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Could Byron Eaton have been a star for Oklahoma State’s football team?

The former Cowboy basketball standout was a highly recruited football player as well.

NCAA Second Round: Oklahoma State Cowboys v Pittsburgh Panthers Photo by Andy Lyons/Getty Images

Joshua Friemel of the Dallas Morning News posed a series of questions to 20 Dallas-Fort Worth area coaches and media members from the past and present recently. He asked each participant to identify the best overall football player, quarterback, defensive player, athlete, and most underrated player they had ever seen.

South Oak Cliff coach Jason Todd and former SOC coach Emmett Jones, who is currently on staff at Kansas, both listed former Oklahoma State basketball standout Byron Eaton as the best overall football player they had ever seen. Eaton starred at quarterback for Dallas Lincoln in high school. Other participants named guys like Allen quarterback Kyler Murray, Martin defensive end Myles Garrett and Sealy running back Eric Dickerson as the best overall player. Murray garnered the majority of votes for best overall player. But was Eaton really that good?

As much as I would love to break down the results of the questionnaire, that’s not what I am here to do. I am simply asking one question. Could Eaton have starred in both football and basketball at OSU? First, we have to ask if Eaton was interested in doing so after choosing to play basketball over multiple offers to play football.

Luckily for us, Tim McMahon of the Dallas Morning News was asking Eaton the same question back in 2007. The following quote from McMahon addresses Eaton’s potential to play on either side of the football in college.

“Many major college football programs wanted Eaton as a tailback, intrigued by his combination of quickness, elusiveness and power. Several others wanted to utilize him as a big-hitting, ball-hawking safety.” - McMahon

McMahon notes Eaton helped recruit Lincoln defensive end Richetti Jones to OSU and promised Jones if he came to Stillwater he would come out of retirement and play football.

“Eaton is waffling on that promise now. He said he plans to discuss the matter with his mother, Latorra, and [coach Sean] Sutton after basketball season.” - McMahon

Obviously that promise did not come to fruition, otherwise I wouldn’t be here writing this. Now that we’ve established Eaton had a desire to play college football, and an insight as to where he might have lined up, let’s take a look at how OSU might have utilized Eaton.

The 2008 Cowboys finished 9-4 with a loss to Oregon in the Holiday Bowl. I remember this season vividly as a Texas fan at the time. The Longhorns lost at Texas Tech in epic fashion and those two teams tied with Oklahoma for first place in the Big 12. As we all know OU went on to lose in the National Championship Game, Texas beat Ohio State in the Fiesta Bowl, and Texas Tech lost to Ole Miss in the Cotton Bowl.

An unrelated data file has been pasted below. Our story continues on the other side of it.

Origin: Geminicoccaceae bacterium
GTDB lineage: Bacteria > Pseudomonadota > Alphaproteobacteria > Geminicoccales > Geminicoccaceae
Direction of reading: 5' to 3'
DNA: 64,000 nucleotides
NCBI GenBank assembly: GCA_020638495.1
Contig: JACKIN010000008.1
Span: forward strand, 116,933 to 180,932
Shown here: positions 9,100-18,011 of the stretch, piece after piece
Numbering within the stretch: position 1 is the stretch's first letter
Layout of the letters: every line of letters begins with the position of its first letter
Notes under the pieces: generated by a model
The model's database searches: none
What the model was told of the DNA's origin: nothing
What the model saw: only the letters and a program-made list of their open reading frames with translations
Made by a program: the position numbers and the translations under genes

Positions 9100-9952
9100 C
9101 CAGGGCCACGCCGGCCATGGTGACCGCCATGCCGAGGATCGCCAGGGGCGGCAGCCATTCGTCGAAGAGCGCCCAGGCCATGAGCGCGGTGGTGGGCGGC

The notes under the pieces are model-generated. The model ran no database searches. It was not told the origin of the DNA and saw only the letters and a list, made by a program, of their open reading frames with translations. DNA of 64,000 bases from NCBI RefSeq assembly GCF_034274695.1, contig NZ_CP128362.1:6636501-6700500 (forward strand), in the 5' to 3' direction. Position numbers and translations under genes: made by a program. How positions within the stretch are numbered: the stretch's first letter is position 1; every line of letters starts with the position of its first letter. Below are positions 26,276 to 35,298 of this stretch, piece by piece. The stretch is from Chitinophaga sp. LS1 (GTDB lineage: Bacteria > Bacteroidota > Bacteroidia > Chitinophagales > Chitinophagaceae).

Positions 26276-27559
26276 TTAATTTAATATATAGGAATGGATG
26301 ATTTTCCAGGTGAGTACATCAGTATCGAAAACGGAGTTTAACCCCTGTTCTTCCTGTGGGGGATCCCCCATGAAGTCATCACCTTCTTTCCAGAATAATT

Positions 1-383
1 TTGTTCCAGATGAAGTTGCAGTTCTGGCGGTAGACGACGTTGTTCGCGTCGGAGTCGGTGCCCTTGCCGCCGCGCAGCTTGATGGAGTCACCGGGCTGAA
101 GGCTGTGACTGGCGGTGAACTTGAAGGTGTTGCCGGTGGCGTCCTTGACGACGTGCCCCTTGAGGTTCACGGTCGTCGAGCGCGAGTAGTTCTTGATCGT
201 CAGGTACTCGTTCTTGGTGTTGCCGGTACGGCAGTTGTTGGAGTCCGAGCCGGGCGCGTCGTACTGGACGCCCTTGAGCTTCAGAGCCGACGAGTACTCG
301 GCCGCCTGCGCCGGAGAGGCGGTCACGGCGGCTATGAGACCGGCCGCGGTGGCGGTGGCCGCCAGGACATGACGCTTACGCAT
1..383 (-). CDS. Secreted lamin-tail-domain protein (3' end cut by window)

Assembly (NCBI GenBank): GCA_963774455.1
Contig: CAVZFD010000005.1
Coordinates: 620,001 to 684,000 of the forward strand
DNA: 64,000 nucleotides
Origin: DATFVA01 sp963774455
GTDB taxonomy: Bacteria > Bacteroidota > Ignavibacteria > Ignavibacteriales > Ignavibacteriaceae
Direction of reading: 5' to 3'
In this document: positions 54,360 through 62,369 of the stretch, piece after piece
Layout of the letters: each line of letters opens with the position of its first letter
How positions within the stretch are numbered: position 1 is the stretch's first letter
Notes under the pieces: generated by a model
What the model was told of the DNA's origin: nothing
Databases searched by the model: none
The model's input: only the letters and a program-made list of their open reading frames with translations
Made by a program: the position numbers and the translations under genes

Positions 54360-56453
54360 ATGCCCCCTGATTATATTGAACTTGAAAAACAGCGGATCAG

OSU was good in 2008 but the talent at the top was insane. I don’t imagine Eaton would have played much after having been out of the game for a few years, but let’s look at the depth chart for the positions he might have played.

Running Back

  1. Kendall Hunter: 1,555 yards and 16 touchdowns
  2. Keith Toston: 686 yards and nine touchdowns
  3. Beau Johnson: 357 yards and three touchdowns

It’s also worth mentioning quarterback Zac Robinson rushed for 562 yards and eight touchdowns. The Cowboys got plenty of production from their running backs and it’s safe to say Eaton would have only seen action as a fullback to help block in goal line situations. Maybe he could have handled some of Johnson’s carries, but I’ll let those who actually watched Johnson play decide that one.

Defensive Back

  1. Perrish Cox: 32 tackles and two interceptions
  2. Jacob Lacey: 61 tackles and two interceptions
  3. Ricky Price: 81 tackles and one interception

Cox and Lacey both went on to play in the NFL. Once again, I couldn’t say with confidence Eaton would have played much in the secondary. Now, it would be fun to imagine some wildcat scenarios with Eaton at quarterback, seeing as he was a capable runner.

Eaton helped lead Lincoln to the state championship game against Kilgore in 2004. Lincoln would lose that game in overtime, but I will let Jones explain how Eaton’s playmaking ability helped extend the game.

“I remember in the state championship game in 2004. I think it was the first overtime against Kilgore. We had the ball and we were still 25 yards out, but he scored a touchdown to tie the game up. Byron called a simple quarterback sneak play. Told the left side of the O-line to block everything down and he was just going to run right off their hips. Man, 25-yard touchdown off that simple play. He just knew he could do something huge to change the course of a game and did it on that simple play in the state championship game.” - Jones

Eaton was quite the accomplished high school athlete. Although he didn’t win a football state title game, Eaton did play on the top ranked Lincoln basketball team, alongside Chris Bosh. That Lincoln team won state and finished as the top-ranked prep basketball team in America.

It’s fun to wonder what could have been for Eaton and the OSU football team. I am glad he chose OSU to play college basketball. As good as he was at both sports, he had his pick of plenty of good colleges.

Note: I highly recommend reading the article to read all of Jones’ and Todd’s thoughts on Eaton as a football player. There are tons of current and former NFL players mentioned in the article, and Texas high school football fans will enjoy reading the thoughts of some notable #txhsfb members who watched or coached with or against a lot of these players. Thanks to Friemel for the great read and taking OSU fans for a trip down memory lane with one of the better athletes to wear orange!